B: Oh, sorry, I ____________(4) The bank's too far from the office. I can't get there in my coffee break.

A: OK, ____________(5) go to the bank. ____________(6) you stop at a shop on your way home and get some first aid supplies? You know, plasters, sun cream, insect repellent - that sort of thing.

B: No ____________(7). ____________(8) you check and see if we've got aspirin and travel sickness pills?

A: Sure. ____________(9) I phone to check the airport terminal?

B: Thanks, yes. And ____________(10) get the suitcases out.

A: Oh, good. I can never remember where you keep them.



Speaking 2

1. Work in groups of three or four. Your group has decided to go out for the evening together. You can each spend £20. Look at the options available and decide on an evening’s entertainment which everyone will enjoy. You must agree about what you will do.

KINGSWAY ROLLER RINK Enjoy the latest pop videos at the

Tonight!!! Roller Disco VIDEO CAFE

Skating to all the rock and roll classics. Meals from £6 Entrance £4.5

Entrance £4.

Ladies free before 7.30 p.m.

Skate hire £3.50 (£10 returnable deposit) RACHEROS TEX-MEX EATERY

Fabulous menus. Eat all you can for £7.50


Disco night club

All the latest sounds at your favourite

rendezvous. From 8.00 p.m. till 3 a.m.

Entrance £8 includes one drink.

Drinks £2 before 10 p.m.


Screen One Screen Two

ROCKY XV1 Last Shows of Spring

Performances at A dying girl finds eternal love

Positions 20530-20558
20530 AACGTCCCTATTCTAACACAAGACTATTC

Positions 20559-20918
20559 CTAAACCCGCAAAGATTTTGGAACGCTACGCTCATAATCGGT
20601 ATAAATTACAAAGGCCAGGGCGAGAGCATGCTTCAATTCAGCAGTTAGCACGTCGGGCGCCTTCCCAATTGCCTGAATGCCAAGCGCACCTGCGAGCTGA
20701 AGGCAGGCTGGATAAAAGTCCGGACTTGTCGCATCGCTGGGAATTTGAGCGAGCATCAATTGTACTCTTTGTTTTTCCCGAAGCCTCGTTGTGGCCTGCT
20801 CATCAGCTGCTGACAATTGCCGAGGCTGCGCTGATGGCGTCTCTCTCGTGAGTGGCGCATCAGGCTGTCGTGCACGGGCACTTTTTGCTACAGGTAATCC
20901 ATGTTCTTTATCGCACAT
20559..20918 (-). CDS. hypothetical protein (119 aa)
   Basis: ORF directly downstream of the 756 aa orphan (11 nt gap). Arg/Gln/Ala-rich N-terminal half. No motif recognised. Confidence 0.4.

7.10, 9.15, £6 Performances at 6.45, 8.50 £6

2. Work in pairs and make short dialogues. Do the following tasks in turns:

a) Ask your friend to book a table at Racheros Tex-Mex Eatery for tonight. Explain why you can’t do it yourself.

b) Ask your younger sister to call the Odeon Cinema to find out how long the films are and what seats are available.

c) Ask the Skate Hire Assistant at Kingsway Roller Rink to find another pair of skates for you, you need a pair one size bigger.

d) Ask the waiter at the White Rhinoceros if it’s possible for you to smoke there. Ask her for an ash-tray.

e) Ask a gentleman at the next table not to smoke as that is a non-smoking area at the Video Cafe.

f) Ask a strange young couple if you can join them at their table at the White Rhiniceros as all the other tables are occupied.



1. Do you think the figures of cinema attendance have ever changed in your country? If so, explain what the reasons may be.


2. Listen to this classroom talk about cinema attendance in three countries. Then fill in boxes 1-4 on the graph with the correct word, boxes 5-6 with the correct year and boxes 7-9 with the correct numbers.

3. What is the present situation regarding cinema-going in your country?


4. What does the cartoon illustrate?

«Excuse me, but that's my seat…»



Date: 2015-01-02; view: 1225